Over the years, the Chinook has been upgraded and new technology built in. As a result, our allies use the Chinook because it is a highly capable platform, and it is the world class heavy lift helicopter. However, the military’s needs have grown, and additional capabilities are needed. The question is how to most effectively and efficiently meet those needs.
Given the Chinook’s inherent strengths and capabilities, the wisest approach is to update and upgrade the Chinook so that it can increase payload, range, and other vital capabilities. With the right upgrades to the drivetrain, rotors, and other systems, this capable and proven aircraft will continue to be the world class heavy lift helicopter platform for decades to come. Following this approach means our heavy lift needs are amply met and at a much lower cost — which means we also have available resources for other crucial national security needs. That’s a win-win.
However, recently, Army Secretary Mark Esper made remarks that suggested he wasn’t interested in upgrades, but would instead start over from scratch. Sometimes starting over from scratch makes sense. But often it doesn’t. This is one of those times where starting from scratch will waste taxpayer dollars and leave our military in a lurch while a brand new helicopter is developed and produced at a much higher initial cost and increased sustainment costs.
If the Pentagon starts over from scratch, the new helicopter fleet will not be available to our warfighters for another 30 to 40 years or longer. In contrast, an updated and upgraded Chinook is already in the works and can be rolled out relatively rapidly and at a much lower cost. This approach would give our military the world-class heavy lift helicopter it needs going well into the future, and it would save money so that other critical military needs are not neglected.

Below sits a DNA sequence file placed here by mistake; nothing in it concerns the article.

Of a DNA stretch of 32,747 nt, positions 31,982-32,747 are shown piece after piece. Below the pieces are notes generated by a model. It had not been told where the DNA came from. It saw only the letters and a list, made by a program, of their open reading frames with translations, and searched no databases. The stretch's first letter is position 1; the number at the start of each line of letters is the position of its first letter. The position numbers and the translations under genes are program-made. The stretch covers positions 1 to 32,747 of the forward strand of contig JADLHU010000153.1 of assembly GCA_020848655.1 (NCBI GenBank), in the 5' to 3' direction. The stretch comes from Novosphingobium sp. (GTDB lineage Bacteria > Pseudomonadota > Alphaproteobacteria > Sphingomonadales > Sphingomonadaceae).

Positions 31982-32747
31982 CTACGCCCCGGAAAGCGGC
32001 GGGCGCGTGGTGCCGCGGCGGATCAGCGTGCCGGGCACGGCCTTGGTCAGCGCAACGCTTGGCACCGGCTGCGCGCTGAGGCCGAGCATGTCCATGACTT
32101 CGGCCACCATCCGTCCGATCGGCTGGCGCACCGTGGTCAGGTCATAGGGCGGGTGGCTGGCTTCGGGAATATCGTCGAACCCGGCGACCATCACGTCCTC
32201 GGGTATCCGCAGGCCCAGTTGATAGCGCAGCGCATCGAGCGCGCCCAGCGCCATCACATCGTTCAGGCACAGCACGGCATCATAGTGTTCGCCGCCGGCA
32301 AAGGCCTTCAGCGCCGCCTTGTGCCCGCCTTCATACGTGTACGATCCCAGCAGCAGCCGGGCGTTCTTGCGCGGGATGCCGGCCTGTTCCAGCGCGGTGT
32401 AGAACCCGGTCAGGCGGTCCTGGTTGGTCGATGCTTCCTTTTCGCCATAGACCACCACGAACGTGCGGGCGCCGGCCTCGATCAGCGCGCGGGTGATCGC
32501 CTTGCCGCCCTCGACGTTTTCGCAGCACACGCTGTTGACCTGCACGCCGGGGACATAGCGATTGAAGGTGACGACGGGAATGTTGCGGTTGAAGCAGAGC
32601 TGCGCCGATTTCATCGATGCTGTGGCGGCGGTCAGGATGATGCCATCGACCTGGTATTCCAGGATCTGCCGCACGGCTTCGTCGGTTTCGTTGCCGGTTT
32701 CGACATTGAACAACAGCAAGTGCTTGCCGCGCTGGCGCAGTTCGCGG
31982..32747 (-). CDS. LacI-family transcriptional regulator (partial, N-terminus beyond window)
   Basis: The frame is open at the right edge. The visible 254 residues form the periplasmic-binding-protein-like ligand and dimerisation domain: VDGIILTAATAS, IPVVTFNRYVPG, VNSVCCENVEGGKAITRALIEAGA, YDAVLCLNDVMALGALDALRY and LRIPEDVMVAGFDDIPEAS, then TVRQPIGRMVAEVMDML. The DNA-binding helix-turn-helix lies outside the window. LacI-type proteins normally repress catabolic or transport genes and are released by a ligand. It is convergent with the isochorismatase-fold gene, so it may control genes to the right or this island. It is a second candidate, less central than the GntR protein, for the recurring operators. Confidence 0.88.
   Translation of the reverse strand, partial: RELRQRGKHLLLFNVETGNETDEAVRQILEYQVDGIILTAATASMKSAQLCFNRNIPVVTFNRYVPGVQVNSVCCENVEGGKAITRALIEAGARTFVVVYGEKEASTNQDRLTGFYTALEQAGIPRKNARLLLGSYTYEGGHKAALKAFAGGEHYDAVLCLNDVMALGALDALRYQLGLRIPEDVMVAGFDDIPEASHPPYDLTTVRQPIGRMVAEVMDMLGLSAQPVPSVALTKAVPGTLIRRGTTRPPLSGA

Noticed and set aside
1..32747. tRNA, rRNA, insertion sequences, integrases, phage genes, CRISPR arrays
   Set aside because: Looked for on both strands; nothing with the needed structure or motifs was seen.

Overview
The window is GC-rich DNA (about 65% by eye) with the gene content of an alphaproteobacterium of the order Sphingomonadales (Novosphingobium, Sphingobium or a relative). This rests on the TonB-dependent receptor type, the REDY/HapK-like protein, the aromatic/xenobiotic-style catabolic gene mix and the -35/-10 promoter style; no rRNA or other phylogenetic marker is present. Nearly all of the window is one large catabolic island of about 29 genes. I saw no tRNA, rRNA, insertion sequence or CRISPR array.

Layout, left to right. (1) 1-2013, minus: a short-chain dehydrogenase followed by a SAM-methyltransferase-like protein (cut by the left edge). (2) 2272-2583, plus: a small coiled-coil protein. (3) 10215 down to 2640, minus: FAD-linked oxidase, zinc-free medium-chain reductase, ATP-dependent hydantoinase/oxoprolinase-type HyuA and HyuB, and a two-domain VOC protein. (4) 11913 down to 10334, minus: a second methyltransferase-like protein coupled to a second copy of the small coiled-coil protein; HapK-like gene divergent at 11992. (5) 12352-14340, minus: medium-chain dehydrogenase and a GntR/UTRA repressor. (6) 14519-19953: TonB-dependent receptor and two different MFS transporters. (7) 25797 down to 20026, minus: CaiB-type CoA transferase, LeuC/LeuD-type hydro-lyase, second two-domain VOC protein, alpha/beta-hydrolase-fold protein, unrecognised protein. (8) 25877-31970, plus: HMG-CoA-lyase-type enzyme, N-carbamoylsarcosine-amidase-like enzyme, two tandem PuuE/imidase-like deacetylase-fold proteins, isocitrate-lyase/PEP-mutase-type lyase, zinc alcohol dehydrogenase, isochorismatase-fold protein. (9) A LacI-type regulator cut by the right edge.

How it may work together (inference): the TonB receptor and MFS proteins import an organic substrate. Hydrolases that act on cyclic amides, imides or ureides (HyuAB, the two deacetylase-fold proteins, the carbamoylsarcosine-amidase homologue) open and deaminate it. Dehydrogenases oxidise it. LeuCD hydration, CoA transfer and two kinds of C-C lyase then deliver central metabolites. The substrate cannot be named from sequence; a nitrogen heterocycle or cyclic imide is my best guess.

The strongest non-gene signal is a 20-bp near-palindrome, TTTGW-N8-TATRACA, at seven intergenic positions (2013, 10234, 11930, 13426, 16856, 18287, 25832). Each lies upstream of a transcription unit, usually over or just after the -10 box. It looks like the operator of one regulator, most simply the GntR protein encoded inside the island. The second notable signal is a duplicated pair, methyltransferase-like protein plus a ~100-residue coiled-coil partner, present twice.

The Chinook can carry dozens of fully equipped infantry or special operators. It can transport 10 tons of supplies and equipment. It can even carry the new Joint Light Tactical Vehicle (which replaces the older up-armored Humvee and provides a more capable and survivable vehicle) or a 155m howitzer in a sling below the aircraft. Cost effective upgrades and updates can increase payload, range, and other important capabilities. All of these upgrades can be done at a fraction of the cost of simply starting over.
Special operators who fly the most dangerous and demanding missions in the Army swear by the Chinook and trust their lives in it. Even Espers, while signaling he wants to move on, admits that the Chinook “is a very good aircraft” and that it should continue to be used by our special operations forces. He even admits that perhaps the future is simply “a version of the [Chinook]. I don’t know.” Clearly, there’s nothing fundamentally wrong with the Chinook as a platform. It is battle tested and battle proven.
The wise choice would be to update and upgrade the Chinook — that would give our warfighters the capability they need and do so in the most efficient way possible. That means other mission-critical tools required by our warfighters can also be afforded.